3. I wonder if there’s a way to adjust these statistics for overall initial health, in addition to (or instead of) age? I have spend significant time in Sweden, and my recollection was that obesity (another major risk factor for COVID) wasn’t nearly as common there as it is in the US.

  4. Phil should be commended for his dogged pursuit of the truth on Covid along with a few others like Dr. Jay Bhattacharya. My guess is that future generations will look upon the world’s Covid response like other instances of mass insanity, for example, witch trials, the children’s crusade, Nazism and Communism, mass gender dysphoria.

    • Yep, the initial response was all jacked up: Here comes a pandemic, we don’t yet know the fatality and transmission rates, half of a church choir died from it in its first days on American soil, seems pretty freaking scary, so what should we do? Republicans: “NOTHING!”

      God help us all.

    • Dr. Jay and the Swedes said “here comes a pandemic so let’s do what the WHO book on pandemics, developed by hundreds of MD/PhDs over 50 years, says to do.”

    • Ricky: thanks for the kind words, but I can’t put myself into the same category as Dr. Jay. My friends who are tenured medical school professors said that it would have been career suicide (never get another grant) to publicly disagree with Fauci or the CDC. Dr. Jay made a big sacrifice. (Why he didn’t move to Florida I don’t know!)

  5. I’m astounded that France is so close to the best performing group (unless there are some lower than 4-5% excess death rate performers somewhere) at 6%. It seemed to me compliance was good for the first lockdown. Then it all went downhill to compliance theater.

    Can’t wait for someone with more ability and time than me to age-adjust!

    • Spain was more enthusiastic and compliant about lockdowns and masks than France. You had to borrow or rent a neighbor’s dog if you wanted to walk out of your apartment without being detained by the police. Yet they have suffered 11% excess deaths, far worse than France or Sweden. I don’t know if a high prevalence of Trump supporters in Spain can be used for a retroactive explanation. Certainly at the time that they imposed these orders on their peasants, the Followers of Science said that the high compliance would ensure minimal deaths.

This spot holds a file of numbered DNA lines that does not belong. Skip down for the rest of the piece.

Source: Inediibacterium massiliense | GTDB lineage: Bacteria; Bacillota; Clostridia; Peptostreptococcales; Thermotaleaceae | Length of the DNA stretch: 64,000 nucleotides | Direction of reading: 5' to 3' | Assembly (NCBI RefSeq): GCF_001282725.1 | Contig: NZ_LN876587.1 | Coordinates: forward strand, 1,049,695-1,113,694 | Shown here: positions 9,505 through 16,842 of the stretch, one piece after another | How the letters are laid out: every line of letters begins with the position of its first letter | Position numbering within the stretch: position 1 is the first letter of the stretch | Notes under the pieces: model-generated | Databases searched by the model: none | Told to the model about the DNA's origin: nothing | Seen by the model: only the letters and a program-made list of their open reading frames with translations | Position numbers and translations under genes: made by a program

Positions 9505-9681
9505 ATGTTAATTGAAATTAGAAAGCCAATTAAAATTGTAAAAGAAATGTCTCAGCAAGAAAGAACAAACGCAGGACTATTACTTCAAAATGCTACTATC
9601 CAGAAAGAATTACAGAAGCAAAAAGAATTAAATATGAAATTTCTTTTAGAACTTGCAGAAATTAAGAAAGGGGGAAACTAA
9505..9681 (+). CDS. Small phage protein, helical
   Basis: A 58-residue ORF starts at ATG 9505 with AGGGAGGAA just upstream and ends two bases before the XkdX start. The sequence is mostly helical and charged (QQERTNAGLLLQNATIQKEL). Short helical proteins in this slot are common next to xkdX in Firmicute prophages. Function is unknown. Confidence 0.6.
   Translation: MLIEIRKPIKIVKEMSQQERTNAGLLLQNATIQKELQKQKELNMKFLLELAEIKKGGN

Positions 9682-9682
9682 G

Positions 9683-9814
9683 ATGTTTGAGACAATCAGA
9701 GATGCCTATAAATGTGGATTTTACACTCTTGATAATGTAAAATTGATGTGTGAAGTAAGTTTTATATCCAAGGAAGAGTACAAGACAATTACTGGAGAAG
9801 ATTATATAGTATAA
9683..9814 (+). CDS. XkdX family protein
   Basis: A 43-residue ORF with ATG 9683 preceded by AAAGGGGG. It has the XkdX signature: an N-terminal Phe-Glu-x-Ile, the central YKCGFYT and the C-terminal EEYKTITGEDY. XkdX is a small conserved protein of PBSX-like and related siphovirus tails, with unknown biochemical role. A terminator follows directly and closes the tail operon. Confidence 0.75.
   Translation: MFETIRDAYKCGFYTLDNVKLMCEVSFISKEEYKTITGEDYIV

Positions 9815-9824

6. While I admire the Swedish way of handling covid I think we should not lionize them. I have friends in Sweden and they tell that their government actually serendipitously stumbled into this laissez-faire policy. Actually a part of the coalition wanted the same lockdowns as everywhere else, just that they have a consensus-based decision-making culture, they could not agree, and time passed. By then the epidemiologists told the government that lockdowns would not make any difference any more because the virus had probably already spread everywhere in the population. The procrastination absolved the government from making a decision. (I’m often accused of being lazy and I keep saying that laziness has its beneficial side.)

    After the first wave (March-May/June 2020) when it seemed it was over and time for conclusions, the Swedes said that they could have had an even lower death rate if they had screened the workers in old people’s homes better and if they had imposed some specific rules for those homes. They blamed communication failures and immigrants because allegedly the majority of workers there didn’t have an adequante command of the Swedish language, but I think it is lame to blame the deaths in old people’s homes on immigrants. If all nurses there had been perfect Aryans no one would have died, I’m sure. After N additional waves it mattered less, because the mortality in other age groups levelled out.